In contrast, increasing magnification of the natural world reveals new detail and perfection.  Read the rest of this entry »


Up to Date Foundations

Up to Date Foundations

Intermediate

One of the pleasures of staffing a book table are the conversations that happen with people looking at the resources. On many occasions, individuals have requested an introduction to creation. Before responding, I have often inquired what the person’s interests are. If the person is interested in physics and mathematics, or in apologetics, there might be little point in showing them a work on fossils, for example. In the 1970s and 1980s, there were general introductory books like Scientific Creationism and What is Creation Science? But that was then, and this is now. There are many areas of science that were not even contemplated then, but which we have to deal with today. The good news now is that some general introductory works have appeared which can be very helpful to many people seeking insights into the issues. Read the rest of this entry »


While we may be aware of wonderful living creatures, we seldom reflect on the blessings of the material world. But the apostle Paul, way back in New Testament times in Lystra, assured his pagan audience that God provides favourable natural conditions to draw attention to himself.  While God uses material blessings to draw attention to himself, some people wonder whether evolution can be included under the umbrella of God’s providential design. Since evolution is by definition a process that involves only matter and energy, then the evolutionary process can never involve foresight or design which are non-material.  When we look at life however, we see features which demonstrate intelligent purpose and planning, thereby pointing to the work of God. Read the rest of this entry »


Beyond our Best Skills

Beyond our Best Skills

Intermediate

Book Review – Inspiration from Creation: How engineers are copying God’s designs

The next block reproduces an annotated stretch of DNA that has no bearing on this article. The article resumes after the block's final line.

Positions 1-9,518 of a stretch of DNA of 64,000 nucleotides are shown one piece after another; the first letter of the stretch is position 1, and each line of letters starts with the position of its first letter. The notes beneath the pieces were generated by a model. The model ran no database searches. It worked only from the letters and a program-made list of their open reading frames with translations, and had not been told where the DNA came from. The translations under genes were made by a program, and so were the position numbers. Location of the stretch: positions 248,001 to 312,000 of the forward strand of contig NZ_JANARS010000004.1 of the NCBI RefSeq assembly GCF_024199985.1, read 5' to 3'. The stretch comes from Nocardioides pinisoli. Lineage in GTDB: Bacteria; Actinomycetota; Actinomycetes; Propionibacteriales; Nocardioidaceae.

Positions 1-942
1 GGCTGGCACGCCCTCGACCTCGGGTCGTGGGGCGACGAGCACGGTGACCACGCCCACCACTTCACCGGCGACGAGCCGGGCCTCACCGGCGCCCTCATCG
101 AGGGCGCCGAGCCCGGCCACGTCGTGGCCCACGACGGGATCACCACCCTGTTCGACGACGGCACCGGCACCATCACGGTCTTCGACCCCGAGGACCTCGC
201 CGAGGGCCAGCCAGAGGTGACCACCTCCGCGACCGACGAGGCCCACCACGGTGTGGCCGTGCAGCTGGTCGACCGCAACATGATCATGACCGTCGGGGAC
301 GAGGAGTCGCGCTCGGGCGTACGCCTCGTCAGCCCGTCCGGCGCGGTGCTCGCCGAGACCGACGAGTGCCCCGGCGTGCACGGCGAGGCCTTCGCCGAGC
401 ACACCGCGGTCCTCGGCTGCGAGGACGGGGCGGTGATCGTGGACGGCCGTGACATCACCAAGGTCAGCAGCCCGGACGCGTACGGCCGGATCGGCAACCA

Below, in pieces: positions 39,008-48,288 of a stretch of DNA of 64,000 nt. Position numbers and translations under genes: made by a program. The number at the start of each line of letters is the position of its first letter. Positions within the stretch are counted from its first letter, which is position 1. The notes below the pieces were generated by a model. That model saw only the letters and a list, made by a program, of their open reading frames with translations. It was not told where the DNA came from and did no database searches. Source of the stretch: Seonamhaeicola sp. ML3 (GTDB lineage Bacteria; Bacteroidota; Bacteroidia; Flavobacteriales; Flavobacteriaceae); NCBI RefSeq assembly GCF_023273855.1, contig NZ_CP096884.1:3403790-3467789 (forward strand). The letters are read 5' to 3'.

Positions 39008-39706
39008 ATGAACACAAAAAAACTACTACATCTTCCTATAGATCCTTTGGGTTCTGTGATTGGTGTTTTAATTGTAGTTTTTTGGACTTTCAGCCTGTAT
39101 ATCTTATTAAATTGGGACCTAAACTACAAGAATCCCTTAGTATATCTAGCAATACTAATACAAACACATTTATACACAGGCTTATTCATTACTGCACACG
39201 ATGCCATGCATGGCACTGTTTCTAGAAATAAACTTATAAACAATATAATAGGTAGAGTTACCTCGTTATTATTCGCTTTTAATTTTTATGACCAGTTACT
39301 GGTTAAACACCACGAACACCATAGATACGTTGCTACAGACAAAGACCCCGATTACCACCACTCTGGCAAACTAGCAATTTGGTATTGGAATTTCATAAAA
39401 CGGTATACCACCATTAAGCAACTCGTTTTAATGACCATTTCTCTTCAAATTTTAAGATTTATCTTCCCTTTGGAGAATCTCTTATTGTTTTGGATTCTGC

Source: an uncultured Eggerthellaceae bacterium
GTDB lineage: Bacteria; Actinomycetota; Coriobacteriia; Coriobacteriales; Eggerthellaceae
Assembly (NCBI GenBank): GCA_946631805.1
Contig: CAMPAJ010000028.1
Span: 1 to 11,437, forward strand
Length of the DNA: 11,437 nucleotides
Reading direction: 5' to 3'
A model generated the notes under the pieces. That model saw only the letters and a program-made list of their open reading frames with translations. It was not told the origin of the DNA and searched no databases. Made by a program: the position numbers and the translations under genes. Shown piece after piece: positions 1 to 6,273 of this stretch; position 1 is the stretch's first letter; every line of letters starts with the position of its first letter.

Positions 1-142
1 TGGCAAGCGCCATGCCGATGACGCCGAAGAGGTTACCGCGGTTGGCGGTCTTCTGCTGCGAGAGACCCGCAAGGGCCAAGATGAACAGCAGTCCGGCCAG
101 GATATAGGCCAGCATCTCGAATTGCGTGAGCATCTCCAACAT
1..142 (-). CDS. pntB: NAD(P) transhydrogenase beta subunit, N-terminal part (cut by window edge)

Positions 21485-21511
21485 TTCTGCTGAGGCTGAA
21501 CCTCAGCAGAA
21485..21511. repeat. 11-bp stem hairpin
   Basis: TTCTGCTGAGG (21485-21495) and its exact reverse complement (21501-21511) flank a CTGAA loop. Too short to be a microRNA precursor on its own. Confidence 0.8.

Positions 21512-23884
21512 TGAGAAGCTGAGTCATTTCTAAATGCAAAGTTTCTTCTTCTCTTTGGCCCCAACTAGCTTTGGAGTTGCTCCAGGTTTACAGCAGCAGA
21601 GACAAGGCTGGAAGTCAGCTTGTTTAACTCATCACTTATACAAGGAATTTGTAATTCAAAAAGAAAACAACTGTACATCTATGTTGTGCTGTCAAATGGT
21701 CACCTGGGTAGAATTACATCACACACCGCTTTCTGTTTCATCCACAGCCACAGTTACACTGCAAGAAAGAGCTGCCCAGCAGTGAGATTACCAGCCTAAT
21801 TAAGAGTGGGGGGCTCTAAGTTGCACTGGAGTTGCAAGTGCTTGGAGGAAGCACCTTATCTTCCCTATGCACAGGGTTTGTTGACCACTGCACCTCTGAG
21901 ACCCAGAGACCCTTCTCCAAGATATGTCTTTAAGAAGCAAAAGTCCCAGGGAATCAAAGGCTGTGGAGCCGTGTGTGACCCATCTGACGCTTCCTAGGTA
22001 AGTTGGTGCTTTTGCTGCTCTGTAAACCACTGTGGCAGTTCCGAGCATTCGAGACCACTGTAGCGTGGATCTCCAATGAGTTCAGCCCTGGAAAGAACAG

Some years ago, I remember meeting a lady who was very excited at the realization that God is an artist! Similarly, I am very excited about a new book that portrays God as an amazing engineer. The lead author is engineer of exceptional experience and honours, yet he admits that mankind’s skills in engineering practical devices are woefully lacking compared to what we see in nature. Read the rest of this entry »

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Adventures Await Everywhere!

Adventures Await Everywhere!

Children

One of the most delightful aspects of travel is the prospect of new adventures. And so it was, on a blustery and chilly day in late September, that we found ourselves driving along the southeast coast of Nova Scotia. We were heading to Hawk Beach on Cape Sable Island, the most southerly tip of Nova Scotia. Such beaches are never easy to find, and we had to ask twice before we found it. After driving down very obscure roads, we found the beach after we had scrambled up quite a high embankment. Read the rest of this entry »


Pangolins are some of the strangest animals you will likely ever see. They are covered with scales like reptiles and look like a cross between anteaters and armadillos (Kierst, 2013). Because they are like no other animal, they were put in their own taxonomic order called Pholidota, Greek for “horny scale” (Benton, 2005, p. 348). Their tough, overlapping, reptile-protective keratin scales cause it to look like a giant pinecone with a long, thin reptilian tail. Its profile looks very much like a miniature dinosaur and nothing like the mammal it is. It is a mammal because they give birth to live young that suckle mammary glands  as infants (Johnson, 2001, p. 31).

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Creation Weekend 2019

Creation Weekend 2019

Introductory

Friday and Saturday – October 25 and 26, 2019

Featuring Dr. Margaret Helder

  • Original research in algae, aquatic fungi and freshwater ecology
  • Taught biology to university and high school levels, and home school science workshops for all grades
  • Science writer for Dialogue and Reformed Perspective and other Christian publications
  • Expert witness at a trial on creation/evolution in the United States Read the rest of this entry »

Flowers that Fly

Flowers that Fly

Introductory

Insects! Some people give them a wide berth on principle. Nasty, creepy, crawly flying things! Even the magnificent giant moths elicit only screams from some people. But the insects under discussion are guaranteed to cause no such sensation. Initial disbelief, amazement, titillation and delight are the sensations to be expected from an encounter with these exotic ‘bugs’. Read the rest of this entry »


Conversations on Creation

Conversations on Creation

Introductory

A friend, a while ago, articulated some possible critical arguments concerning advocacy for young earth creation which are based on observations from nature. Here are some reflections on that conversation. Read the rest of this entry »